Following the recent US Food and Drug Administration (FDA) approval of Cook Medical’s Zenith Dissection Endovascular System, Cooper University Health Care in Camden, USA, has treated the first patient in the US with the device as part of Cook’s US commercial launch.
“We are committed to helping patients by developing a variety of treatment options for aortic disease,” said Mark Breedlove, vice president of Cook Medical’s Vascular division. “We are pleased to provide US clinicians and patients another minimally invasive option for aortic repair.”
The system provides physicians a less invasive alternative to open surgery for repair of Type B dissections of the descending thoracic aorta. It consists of a proximal stent-graft component and a distal bare stent component.
“The value in this dissection stent is that it is pathology-specific, designed just for this disease,” said Joseph Lombardi, director of the Cooper Aortic Center. “As the principal investigator, receiving FDA approval is something that I had really looked forward to. It is really exciting and I think it is going to make a big impact on how dissection is managed.”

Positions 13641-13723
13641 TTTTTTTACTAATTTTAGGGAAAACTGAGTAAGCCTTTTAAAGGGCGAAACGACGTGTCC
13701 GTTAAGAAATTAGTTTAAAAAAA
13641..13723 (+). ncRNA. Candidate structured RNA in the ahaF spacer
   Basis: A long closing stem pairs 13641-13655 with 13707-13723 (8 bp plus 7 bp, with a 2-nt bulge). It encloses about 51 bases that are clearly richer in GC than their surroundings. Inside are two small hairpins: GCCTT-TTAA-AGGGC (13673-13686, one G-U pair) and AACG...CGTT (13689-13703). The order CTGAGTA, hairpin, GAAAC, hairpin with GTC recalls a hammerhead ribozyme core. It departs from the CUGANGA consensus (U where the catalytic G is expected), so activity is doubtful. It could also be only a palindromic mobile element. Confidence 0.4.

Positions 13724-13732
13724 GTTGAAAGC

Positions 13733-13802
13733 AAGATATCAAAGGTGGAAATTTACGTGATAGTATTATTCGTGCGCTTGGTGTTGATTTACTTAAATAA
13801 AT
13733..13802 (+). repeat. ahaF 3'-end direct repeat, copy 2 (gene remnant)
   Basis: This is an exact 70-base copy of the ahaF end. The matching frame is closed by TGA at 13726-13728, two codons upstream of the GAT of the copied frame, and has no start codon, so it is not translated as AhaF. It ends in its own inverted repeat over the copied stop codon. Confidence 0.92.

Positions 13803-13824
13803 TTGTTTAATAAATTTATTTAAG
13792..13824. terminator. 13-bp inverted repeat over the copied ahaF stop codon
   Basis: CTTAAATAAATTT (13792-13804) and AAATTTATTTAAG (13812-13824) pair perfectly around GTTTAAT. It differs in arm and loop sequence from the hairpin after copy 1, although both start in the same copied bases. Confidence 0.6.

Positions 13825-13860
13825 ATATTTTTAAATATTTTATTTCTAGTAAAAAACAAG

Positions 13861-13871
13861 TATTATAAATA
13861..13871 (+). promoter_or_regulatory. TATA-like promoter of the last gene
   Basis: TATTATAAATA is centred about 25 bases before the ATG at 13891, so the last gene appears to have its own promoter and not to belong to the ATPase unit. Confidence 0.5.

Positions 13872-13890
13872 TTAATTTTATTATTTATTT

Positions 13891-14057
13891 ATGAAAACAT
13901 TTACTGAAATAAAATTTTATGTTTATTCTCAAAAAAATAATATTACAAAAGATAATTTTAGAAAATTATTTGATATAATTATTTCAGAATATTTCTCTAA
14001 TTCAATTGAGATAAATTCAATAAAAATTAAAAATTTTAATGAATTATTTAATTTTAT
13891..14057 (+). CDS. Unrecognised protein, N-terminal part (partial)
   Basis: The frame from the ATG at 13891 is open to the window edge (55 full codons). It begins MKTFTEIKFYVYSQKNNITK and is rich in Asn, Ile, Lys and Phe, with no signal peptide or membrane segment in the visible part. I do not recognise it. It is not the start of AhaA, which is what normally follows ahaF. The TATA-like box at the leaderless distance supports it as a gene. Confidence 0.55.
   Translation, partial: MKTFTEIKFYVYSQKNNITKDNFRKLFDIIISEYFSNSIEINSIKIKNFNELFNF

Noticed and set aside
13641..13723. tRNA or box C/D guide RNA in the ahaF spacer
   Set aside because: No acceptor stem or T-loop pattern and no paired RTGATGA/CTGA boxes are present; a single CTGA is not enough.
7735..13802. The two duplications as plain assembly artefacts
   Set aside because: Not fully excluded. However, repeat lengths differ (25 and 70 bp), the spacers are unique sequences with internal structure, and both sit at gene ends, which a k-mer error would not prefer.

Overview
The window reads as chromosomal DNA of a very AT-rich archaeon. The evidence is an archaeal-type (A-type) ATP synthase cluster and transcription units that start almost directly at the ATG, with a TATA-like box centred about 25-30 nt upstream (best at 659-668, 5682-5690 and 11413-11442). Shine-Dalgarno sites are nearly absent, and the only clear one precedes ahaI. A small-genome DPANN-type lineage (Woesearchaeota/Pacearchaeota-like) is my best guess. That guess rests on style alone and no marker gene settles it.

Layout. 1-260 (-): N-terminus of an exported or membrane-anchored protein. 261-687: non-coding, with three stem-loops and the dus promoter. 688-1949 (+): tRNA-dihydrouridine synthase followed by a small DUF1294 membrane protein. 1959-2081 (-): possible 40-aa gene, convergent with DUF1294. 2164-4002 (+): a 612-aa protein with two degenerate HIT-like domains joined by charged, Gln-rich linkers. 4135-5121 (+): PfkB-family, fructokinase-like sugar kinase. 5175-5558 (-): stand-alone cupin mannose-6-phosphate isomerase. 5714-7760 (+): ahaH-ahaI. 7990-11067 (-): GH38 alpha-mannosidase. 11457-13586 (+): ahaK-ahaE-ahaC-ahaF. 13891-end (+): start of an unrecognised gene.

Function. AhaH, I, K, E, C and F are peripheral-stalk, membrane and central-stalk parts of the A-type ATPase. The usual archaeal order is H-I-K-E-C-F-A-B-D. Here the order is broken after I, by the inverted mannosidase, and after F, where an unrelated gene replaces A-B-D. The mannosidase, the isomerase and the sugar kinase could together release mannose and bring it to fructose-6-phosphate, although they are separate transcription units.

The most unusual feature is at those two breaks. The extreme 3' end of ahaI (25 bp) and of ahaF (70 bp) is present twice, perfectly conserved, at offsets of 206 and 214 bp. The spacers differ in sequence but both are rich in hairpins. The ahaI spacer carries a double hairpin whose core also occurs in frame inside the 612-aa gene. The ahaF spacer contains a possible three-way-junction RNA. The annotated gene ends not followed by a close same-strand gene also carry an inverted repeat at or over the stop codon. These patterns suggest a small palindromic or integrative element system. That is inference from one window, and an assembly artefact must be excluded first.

Aortic dissection is a tear that occurs between the innermost and middle layers of the aorta. When the inner layer of the aorta tears, blood flows through the tear, which causes the inner and middle layers of the aorta to separate (dissect). Type B dissection involves a tear in the descending aorta.
Globally, thoracic endovascular aortic repair (TEVAR) is acknowledged as the treatment of choice for complicated Type B aortic dissection. These procedures are meant to prevent malperfusion of aortic branches and aortic rupture.